St. Bonaventure makes its first appearance in the NCAA Tournament since 2000 after capping an improbable run to secure the program’s first-ever Atlantic 10 Conference Tournament championship. The Bonnies went 10-6 in league play and received the No. 4 seed for the tourney, plowing through Saint Joseph’s and UMass to get to the title tilt where it unseated third-seeded Xavier, 67-56. St. Bonaventure wound up 20-11 overall but failed to beat any of the other A-10 teams (Temple, Saint Louis, Xavier) in the tournament during the regular season. The Bonnies took on a pair of other NCAA participants during its non- conference slate, defeating MAAC champion Loyola-Maryland and losing to NC State.

St. Bonaventure lost in the opening round to Kentucky as a 12-seed in its last NCAA foray in 2000. The Bonnies’ history in this event includes a trip to the Final Four in 1970 and three Sweet 16 appearances, though the last was in ’70. Overall, St. Bonaventure holds a 6-7 mark in six tournament appearances.

This bout marks the first-ever meeting between these two programs on the hardwood.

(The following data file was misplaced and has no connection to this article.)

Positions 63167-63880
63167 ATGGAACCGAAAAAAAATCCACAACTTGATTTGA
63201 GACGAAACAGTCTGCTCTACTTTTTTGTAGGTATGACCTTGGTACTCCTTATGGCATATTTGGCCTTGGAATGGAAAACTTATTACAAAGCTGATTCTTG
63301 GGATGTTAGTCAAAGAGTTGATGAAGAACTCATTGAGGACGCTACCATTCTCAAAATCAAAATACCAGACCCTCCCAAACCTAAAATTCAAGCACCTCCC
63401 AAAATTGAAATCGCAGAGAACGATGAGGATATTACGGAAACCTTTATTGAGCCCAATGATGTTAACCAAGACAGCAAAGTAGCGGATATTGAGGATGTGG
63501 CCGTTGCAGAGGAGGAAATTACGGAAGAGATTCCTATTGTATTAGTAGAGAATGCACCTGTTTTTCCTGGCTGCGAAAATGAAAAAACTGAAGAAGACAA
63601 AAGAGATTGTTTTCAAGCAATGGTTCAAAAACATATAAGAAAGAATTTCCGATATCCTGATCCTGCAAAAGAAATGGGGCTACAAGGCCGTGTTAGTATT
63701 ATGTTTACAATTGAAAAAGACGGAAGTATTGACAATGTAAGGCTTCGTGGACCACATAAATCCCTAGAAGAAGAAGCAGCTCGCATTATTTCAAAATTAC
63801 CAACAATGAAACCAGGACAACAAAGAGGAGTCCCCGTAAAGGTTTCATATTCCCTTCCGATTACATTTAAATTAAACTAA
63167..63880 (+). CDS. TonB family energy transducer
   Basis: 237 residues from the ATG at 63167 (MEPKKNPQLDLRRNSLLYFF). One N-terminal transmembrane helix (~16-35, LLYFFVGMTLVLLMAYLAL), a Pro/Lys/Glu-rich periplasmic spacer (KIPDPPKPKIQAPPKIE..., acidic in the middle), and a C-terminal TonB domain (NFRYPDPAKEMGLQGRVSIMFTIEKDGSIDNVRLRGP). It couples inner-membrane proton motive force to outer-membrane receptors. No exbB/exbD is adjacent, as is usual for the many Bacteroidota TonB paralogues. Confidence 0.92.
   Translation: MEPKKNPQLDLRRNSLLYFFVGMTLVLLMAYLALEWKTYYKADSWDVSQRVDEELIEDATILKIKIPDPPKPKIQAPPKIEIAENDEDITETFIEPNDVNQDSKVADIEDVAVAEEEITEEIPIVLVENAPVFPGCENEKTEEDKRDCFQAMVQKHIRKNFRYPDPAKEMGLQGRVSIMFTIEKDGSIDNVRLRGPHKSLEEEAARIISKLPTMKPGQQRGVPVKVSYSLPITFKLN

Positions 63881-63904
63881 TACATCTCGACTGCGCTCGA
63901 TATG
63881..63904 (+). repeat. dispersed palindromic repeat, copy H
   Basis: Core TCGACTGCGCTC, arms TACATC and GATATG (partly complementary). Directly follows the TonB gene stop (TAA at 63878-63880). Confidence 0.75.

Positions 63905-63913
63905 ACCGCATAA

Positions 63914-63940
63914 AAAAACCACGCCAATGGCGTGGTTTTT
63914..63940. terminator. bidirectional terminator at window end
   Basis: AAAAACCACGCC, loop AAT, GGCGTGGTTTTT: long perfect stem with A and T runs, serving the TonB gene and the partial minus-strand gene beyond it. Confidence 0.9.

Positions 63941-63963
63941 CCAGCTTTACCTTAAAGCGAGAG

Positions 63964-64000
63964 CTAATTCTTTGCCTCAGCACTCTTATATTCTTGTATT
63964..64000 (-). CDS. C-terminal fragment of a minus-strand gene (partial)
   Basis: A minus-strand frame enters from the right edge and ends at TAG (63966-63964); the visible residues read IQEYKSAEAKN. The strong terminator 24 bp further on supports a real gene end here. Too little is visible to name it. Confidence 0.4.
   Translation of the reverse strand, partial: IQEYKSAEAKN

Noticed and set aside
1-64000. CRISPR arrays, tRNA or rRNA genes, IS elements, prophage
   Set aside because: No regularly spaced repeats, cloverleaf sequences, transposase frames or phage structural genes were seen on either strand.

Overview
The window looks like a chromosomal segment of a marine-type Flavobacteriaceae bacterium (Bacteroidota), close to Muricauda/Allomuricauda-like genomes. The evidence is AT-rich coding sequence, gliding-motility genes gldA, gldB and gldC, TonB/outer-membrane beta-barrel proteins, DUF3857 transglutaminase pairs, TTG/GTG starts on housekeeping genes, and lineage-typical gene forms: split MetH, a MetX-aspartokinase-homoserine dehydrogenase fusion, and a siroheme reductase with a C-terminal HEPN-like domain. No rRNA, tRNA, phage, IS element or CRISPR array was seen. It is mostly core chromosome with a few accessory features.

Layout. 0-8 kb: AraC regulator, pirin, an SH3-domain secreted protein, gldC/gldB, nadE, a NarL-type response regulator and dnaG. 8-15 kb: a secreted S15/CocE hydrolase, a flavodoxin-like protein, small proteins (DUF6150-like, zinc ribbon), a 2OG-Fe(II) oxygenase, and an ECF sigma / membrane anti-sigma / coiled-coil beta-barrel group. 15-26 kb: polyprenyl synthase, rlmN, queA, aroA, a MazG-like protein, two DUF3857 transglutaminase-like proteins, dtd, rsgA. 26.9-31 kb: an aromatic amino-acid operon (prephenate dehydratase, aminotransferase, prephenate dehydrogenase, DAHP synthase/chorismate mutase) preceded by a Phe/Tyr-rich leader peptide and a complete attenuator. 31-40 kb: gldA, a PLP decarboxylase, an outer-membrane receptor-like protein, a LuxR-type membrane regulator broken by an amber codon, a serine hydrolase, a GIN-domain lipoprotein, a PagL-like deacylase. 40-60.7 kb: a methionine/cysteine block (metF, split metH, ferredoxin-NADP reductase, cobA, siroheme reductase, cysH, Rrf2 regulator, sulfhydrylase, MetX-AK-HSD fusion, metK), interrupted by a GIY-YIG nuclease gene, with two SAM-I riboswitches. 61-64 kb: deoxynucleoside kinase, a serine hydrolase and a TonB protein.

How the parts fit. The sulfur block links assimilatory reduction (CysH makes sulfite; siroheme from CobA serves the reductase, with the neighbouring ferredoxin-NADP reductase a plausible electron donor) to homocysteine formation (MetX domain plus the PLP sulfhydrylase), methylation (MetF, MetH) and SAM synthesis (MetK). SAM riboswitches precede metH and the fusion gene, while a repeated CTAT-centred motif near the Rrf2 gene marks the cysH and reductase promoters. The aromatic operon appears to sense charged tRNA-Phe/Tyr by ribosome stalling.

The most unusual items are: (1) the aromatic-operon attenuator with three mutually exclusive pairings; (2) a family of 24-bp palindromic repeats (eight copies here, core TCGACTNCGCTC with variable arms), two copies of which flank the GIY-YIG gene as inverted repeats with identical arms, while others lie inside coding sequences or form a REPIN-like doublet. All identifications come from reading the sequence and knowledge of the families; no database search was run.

The Seminoles have proved to be as deep as any team in the tournament this year with high number of minutes coming from up and down the roster. First and foremost for the ‘Noles is junior Michael Snaer, who developed a knack for coming up with huge plays this season and he leads the club with 14.5 ppg. Many of Snaer’s theatrics have come from beyond the arc where he shoots 42.1 percent with a team-leading 64 threes. In addition, his .846 free-throw percentage is second in the ACC. Senior Bernard James also serves as a main cog in FSU’s success, averaging 10.5 ppg on an incredible 60.9 percent shooting while posting a team-best 8.2 boards and 2.3 blocks. Sophomore Ian Miller has come on of late and gives the Seminoles three players averaging double-digit scoring at 10.9 ppg. The depth continues down the roster with Okaro White (7.8 ppg) and Xavier Gibson (7.0 ppg). The pair both shoots better than 47.5 percent from the field and impacts the rebounding game as well, posting 4.3 and 4.4 rpg, respectively. Deividas Dulkys stands second on the team in three-point shooting with 46 on 37.7 percent efficiency, and adds 6.9 ppg, while Luke Loucks dishes 4.3 assists per game to rank third in the conference. All those contributions equal up to 70.3 ppg for the Seminoles, who shoot a solid 45.8 percent from the floor. However, it’s the defense that Florida State relies on most. The ‘Noles yield a stingy 62.9 ppg and a league- low .381 field goal percentage, fifth-best in the country. The Seminoles have an above-average rebounding game with a plus-3.4 margin, with Snaer adding 3.8 rpg to the mix. In addition, FSU ranks seventh in the nation in blocked shots, swatting 5.9 per game, and topped the ACC in steals per game with 7.6.